Md. regents to propose smaller tuition hike Pressure from public, governor, alter policy to be put vote today

October 03, 1997|By David Folkenflik | David Folkenflik,SUN STAFF

In the face of pressure from Gov. Parris N. Glendening, regents for the University System of Maryland have agreed to reduce substantially proposed increases in next year's tuition rates that sparked a public outcry.

But, under the policy to be voted on today, the state's roughly 60,000 full-time undergraduate students would still pay about 4 percent more next year, university and state officials said. A student at the University of Maryland, College Park, paying $3,750 in tuition this year would pay $3,930 next year.

The board of regents has not released details of the policy in advance of this morning's meetings in Frostburg. The proposed increase would be slightly different for each of the system's 11 undergraduate campuses and it does not apply to mandatory fees and other costs. Those could rise at significantly greater rates.

The regents originally proposed tuition increases of 6 percent to 7 percent, well above the rate of inflation and high enough to provoke the ire of the governor and other top state officials. In response, the regents delayed a vote and agreed to devise a smaller increase.

The lower tuition rate may affect the education offered at Maryland's public campuses, administrators said.

"If they begin to limit tuition and don't provide any more state money, they will deny access to students," said John Haeger, provost at Towson University, who estimated that his campus would receive $1 million less under the smaller tuition rate. "They won't be able to take them."

Taken together with mandatory fees, the higher August proposals would have pushed annual tuition at several Maryland public campuses above $4,500. Costs for room and board, books and travel add another $4,000 to $6,000 in the yearly tab.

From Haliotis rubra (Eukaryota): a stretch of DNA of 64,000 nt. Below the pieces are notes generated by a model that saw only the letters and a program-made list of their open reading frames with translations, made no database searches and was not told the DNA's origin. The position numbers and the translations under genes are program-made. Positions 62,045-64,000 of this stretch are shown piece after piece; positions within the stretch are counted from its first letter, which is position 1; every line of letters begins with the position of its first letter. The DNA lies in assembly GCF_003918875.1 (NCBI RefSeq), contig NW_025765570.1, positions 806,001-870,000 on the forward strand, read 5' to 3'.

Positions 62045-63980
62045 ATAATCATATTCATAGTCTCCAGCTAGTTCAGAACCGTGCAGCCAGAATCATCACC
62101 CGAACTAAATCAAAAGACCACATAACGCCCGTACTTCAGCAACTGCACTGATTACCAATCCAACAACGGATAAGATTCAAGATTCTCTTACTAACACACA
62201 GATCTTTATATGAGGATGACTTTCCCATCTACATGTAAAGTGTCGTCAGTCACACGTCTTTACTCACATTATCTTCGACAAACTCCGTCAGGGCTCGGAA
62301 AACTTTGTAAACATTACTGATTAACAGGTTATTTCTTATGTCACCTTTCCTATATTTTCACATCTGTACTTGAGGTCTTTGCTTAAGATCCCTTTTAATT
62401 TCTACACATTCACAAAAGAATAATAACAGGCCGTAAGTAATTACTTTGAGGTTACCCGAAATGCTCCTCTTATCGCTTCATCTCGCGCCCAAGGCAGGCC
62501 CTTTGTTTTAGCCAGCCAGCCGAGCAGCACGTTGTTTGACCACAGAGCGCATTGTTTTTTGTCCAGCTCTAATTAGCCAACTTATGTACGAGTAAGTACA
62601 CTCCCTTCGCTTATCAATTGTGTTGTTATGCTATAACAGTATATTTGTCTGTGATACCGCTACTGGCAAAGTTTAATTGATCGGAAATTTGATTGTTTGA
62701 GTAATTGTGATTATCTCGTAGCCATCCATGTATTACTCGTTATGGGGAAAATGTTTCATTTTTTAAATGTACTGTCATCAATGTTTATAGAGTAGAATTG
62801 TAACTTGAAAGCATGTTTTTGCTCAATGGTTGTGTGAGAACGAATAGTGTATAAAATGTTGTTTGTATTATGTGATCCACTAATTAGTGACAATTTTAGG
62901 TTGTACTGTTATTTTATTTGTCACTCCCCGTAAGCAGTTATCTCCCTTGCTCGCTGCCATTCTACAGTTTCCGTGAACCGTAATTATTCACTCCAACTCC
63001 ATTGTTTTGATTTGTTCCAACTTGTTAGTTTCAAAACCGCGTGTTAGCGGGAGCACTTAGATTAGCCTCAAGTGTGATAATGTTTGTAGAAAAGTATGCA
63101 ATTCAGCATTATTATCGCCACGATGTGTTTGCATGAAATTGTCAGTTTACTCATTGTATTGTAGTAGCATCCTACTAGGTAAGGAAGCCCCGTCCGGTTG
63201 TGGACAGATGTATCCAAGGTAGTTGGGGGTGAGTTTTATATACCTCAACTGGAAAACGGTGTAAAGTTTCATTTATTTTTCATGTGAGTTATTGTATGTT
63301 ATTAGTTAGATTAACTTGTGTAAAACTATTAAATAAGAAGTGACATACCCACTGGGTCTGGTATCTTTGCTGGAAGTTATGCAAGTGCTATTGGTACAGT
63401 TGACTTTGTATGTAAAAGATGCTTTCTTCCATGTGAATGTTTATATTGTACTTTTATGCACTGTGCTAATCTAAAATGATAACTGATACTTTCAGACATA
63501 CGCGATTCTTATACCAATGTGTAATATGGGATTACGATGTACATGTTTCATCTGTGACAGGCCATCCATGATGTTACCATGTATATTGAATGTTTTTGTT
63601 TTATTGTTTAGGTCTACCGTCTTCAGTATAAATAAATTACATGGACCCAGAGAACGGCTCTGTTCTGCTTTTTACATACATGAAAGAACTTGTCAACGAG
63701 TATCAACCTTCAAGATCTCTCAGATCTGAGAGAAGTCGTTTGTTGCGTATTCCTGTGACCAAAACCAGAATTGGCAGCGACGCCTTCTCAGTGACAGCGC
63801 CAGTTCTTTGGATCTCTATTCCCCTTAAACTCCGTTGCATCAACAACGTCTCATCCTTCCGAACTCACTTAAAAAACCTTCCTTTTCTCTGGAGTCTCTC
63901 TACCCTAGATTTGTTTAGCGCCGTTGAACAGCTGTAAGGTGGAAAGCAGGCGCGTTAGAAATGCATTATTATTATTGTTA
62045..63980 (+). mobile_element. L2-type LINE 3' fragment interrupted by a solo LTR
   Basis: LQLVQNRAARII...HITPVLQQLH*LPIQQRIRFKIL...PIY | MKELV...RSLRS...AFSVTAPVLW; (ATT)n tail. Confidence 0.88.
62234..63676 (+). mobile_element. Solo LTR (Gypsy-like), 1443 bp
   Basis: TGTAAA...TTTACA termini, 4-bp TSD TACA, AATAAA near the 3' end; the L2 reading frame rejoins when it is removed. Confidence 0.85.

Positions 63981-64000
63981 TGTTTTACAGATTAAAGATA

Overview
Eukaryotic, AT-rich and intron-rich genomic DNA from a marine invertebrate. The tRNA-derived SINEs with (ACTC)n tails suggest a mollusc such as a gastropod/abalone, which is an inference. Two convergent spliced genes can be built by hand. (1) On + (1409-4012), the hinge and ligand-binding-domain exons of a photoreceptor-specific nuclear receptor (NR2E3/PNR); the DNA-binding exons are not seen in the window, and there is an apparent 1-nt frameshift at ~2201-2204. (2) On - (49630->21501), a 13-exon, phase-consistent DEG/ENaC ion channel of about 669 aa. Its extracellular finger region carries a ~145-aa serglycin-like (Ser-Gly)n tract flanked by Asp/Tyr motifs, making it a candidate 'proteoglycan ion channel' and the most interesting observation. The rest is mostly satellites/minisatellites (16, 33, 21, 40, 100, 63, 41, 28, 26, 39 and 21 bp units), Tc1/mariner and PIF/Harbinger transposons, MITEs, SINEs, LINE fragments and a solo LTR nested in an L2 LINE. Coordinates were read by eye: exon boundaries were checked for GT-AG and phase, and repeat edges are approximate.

"The governor was concerned that we would have been pushing ahead with a tuition plan to make it harder to afford," Ray Feldmann, a spokesman for the governor, said yesterday. "That 7 or 8 percent increase, in the governor's mind, did not fit in with trying to make the college education more affordable to working families."

Late last month, Glendening met with Donald N. Langenberg, the university system's chancellor; Lance W. Billingsley, the regents chairman; and Patricia S. Florestano, the state secretary of higher education, to find a compromise.

But the governor rebuffed the demand of university officials that the state promise to make up the lost funds. "Parris said, 'I'm aware of your needs,' " Florestano recalled yesterday. "But there's no quid quo pro on the table. He refused to do that."

Glendening, a scholarship student who became a political science professor at the University of Maryland, campaigned hard on the issue of higher education when he first ran for governor, and he even weighed calling for a tuition freeze within the past year. Glendening's budgets have slightly increased state spending on the university system even as spending has been cut or held constant for other state divisions.

At the University of Maryland, Baltimore County, hundreds of students signed a petition in the past week protesting the tuition proposals, while the issue has sparked heavy coverage in student newspapers across the state.

"This campus should be affordable to all Maryland residents without exception," the College Park-based Diamondback stated in a Sept. 22 editorial. "If tuition continues to increase as it has in recent years, there will be serious consequences for many students."

University system officials did not consider the political implications of their actions, Florestano suggested.

"I would rather spend money on higher education than anything else in this world," Florestano said. "You've just got to constantly find this balance."

Pub Date: 10/03/97

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